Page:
For us, the minutes between 1:30 a.m. and 3:30 are the worst.  It seems that any second you’ll hear that horrid crack that signals the descent of a giant oak tree into your bedroom, your barn, your future Triple-Crown-winning thoroughbred filly.  At this stage, your hearing is a finely-tuned instrument and you can delineate subtle changes in the storm.  You have no outside information because your paltry supplies of generator fuel are being hoarded for the recovery period, so your instincts have to serve.  Then, over time, the subtlest change.  The winds no longer seem to increase.  There is a smidge more space between the worst gusts.  The hellish howling slowly abates.  Is this just wishful thinking?  Is Irma merely searching around for another whip?  Or is she finally ready to move on, satisfied with her utter conquest of the local territories?  Maybe there’s fun to be had in Georgia, Alabama, points north and west.  Whatever the reason, the din diminishes.  The loudest gusts continue but they are spaced further apart, their days are numbered.  Slowly, carefully, the natives come out of hiding, wounded but nonetheless satisfied with their lot.  They look around, dumbfounded at the state of the kingdom, but they smile internally.  The beast is gone.  The fort has held.




Thursday Morning, September 14

It was the best of times, it was the worst of times.  The Florida Keys were smashed to bits and retirement mecca Naples was roundly savaged, but Miami and Tampa, once thought to be certain targets of the storm, were spared.  Little Cedar Key looked to be on the brink of extinction, then Irma unaccountably skirted off to the right.  The weather forecasters, who were wrong about everything once again, have no answers.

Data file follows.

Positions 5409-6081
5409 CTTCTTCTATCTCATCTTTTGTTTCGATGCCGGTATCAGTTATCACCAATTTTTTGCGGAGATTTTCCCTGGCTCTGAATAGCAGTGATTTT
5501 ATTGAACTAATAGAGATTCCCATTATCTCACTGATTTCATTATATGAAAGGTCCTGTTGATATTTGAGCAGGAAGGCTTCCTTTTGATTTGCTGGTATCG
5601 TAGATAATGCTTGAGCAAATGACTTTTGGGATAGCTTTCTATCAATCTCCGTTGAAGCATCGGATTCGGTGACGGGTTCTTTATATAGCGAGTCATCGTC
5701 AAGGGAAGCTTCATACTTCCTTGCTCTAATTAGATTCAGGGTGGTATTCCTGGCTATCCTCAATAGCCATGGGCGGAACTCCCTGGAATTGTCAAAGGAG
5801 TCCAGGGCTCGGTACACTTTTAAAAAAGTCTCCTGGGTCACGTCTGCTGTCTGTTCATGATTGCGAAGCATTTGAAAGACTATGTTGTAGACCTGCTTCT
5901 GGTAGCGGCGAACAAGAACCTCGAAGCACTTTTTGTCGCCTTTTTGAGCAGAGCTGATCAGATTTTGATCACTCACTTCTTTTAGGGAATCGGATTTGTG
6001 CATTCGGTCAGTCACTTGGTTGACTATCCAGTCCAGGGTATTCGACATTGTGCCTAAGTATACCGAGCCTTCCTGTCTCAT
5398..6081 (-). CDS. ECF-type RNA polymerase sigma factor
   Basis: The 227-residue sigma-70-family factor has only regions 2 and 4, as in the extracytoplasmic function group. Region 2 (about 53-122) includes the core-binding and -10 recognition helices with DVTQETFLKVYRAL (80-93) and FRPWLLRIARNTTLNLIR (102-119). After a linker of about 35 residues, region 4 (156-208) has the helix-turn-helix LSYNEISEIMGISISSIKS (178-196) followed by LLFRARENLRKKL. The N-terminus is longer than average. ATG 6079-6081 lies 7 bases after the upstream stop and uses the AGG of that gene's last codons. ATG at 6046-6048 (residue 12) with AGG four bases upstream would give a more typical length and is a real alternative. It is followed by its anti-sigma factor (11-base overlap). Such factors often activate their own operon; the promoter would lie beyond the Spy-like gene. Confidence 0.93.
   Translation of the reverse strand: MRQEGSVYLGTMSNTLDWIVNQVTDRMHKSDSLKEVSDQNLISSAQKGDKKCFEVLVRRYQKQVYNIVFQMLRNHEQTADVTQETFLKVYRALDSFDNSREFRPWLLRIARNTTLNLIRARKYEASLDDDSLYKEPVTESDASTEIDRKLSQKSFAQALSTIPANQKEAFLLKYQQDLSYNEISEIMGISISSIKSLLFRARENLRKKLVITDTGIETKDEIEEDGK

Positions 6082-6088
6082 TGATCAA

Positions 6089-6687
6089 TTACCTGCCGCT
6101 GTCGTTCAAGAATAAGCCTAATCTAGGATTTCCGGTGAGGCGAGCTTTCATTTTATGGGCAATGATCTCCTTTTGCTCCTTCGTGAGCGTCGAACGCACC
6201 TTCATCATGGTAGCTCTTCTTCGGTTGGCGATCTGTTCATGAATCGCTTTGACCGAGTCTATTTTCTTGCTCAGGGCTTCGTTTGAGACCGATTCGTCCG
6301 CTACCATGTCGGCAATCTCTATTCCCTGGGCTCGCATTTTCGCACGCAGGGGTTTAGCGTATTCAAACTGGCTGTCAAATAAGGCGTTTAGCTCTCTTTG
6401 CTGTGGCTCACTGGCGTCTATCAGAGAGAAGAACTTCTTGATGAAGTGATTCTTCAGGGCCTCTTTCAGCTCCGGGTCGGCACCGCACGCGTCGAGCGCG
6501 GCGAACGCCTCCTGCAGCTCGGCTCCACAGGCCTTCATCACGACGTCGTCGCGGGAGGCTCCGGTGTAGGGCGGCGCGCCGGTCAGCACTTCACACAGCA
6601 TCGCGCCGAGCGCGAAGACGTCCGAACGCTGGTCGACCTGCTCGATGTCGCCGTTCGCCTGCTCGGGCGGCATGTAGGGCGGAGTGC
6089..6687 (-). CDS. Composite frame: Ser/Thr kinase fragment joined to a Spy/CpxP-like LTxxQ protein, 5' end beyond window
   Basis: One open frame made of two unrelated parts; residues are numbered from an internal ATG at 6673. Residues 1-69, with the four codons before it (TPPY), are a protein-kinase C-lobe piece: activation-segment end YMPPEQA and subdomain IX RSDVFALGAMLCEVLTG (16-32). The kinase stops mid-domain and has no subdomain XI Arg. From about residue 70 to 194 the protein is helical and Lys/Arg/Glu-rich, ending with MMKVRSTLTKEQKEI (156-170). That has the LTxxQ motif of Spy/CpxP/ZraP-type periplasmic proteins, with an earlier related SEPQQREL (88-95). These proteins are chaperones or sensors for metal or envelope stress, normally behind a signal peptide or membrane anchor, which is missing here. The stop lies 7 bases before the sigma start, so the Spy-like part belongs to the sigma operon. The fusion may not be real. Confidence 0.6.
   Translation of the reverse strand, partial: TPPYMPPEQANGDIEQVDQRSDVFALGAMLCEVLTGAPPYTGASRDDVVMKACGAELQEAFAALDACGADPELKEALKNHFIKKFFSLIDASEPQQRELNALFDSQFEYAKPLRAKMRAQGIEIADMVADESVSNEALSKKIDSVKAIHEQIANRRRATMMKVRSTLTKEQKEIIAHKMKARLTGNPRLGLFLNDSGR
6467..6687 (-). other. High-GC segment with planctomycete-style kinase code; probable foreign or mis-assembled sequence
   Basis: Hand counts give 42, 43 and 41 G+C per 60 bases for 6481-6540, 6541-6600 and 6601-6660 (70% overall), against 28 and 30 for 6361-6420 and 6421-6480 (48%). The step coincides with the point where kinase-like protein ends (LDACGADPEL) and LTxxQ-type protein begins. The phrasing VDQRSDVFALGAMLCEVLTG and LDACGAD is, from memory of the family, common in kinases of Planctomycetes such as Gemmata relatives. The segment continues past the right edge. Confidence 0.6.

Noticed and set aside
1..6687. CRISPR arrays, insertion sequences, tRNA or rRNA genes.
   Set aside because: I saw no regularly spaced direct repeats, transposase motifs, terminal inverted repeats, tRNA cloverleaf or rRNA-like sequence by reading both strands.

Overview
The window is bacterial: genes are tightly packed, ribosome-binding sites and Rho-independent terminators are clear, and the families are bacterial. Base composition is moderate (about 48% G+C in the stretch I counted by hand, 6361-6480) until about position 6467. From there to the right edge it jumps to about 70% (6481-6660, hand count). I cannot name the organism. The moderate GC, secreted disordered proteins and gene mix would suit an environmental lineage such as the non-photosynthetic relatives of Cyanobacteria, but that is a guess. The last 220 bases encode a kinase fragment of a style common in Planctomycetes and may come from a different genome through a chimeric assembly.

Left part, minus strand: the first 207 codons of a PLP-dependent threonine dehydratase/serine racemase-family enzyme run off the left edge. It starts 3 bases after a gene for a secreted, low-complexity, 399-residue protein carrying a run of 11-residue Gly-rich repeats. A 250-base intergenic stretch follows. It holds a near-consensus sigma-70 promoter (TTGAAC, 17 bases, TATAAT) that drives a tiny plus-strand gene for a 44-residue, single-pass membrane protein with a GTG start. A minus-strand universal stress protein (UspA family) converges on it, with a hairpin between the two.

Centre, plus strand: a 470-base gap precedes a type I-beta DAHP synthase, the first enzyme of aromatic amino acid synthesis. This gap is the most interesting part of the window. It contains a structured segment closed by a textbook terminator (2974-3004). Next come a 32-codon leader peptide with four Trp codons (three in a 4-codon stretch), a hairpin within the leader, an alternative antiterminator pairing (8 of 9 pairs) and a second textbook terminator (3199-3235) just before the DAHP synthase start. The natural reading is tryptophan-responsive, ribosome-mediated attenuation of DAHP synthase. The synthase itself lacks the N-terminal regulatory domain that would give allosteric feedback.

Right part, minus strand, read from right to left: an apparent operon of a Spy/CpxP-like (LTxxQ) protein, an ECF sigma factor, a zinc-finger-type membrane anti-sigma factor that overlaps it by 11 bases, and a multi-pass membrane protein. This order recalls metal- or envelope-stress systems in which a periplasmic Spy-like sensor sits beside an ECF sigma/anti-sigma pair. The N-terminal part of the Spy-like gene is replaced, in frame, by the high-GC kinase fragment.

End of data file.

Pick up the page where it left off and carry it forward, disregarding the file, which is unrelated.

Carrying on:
The vast Killeen-Ellison holdings were left with one flooded paddock, several young trees down, no utilities, no land line, no internet and no cell phones.  When we motored out to survey the terrain, we were met with flooded roads at every turn, having to negotiate an overlong circuitous route to make it three miles to the Fairfield Post Office.   There were power lines down everywhere, including one right in the middle of our own street, which sat there for two days before Clay Electric happened to notice.  With the assistance of fabled recovery experts Janis Peterson and Pete Gonzalez, we have, however, unplywooded the windows, cut up the offending trees, cleared the roadway of debris and returned the place to the initial stages of normalcy.  It could take a hundred years to pick up all the fallen limbs and broken branches, so I might miss the end of that.  I said might.

Gas is scarce.  There is little bread in the markets and less water.  The insterstate is bumper-to-bumper with returning evacuees and is now in danger of being closed north of here by the rising Suwanee River.  That could happen today, leaving a monstrous muddle for the lesser roads, which are already bursting at the seams.  But the mail is back!  As is Fedex and UPS, so Siobhan’s business is back on track, if a little wobbly.  The gym is open and filled with wide-eyed story-tellers specializing in minuscule bouts of heroism and humorous yard disasters.  The tree-trimmers are jumping up and down in glee, promising their wives unexpected vacations in Barbados and the Lesser Antilles.  The landscapers are scouring the interstate ramps looking for cheap day-labor, a boon to alcohol and cigarette sales.  It’s an ill wind that bloweth no man good, they say, and they’d be more than correct in this case.  Best of all, The Flying Pie is here on schedule, defying the odds, ducking the swirling debris, dining on truck-stop food and showering in cold water.  Those weathermen laughingly tell us it’s only the middle of hurricane season.

dead tree

That’s all, folks….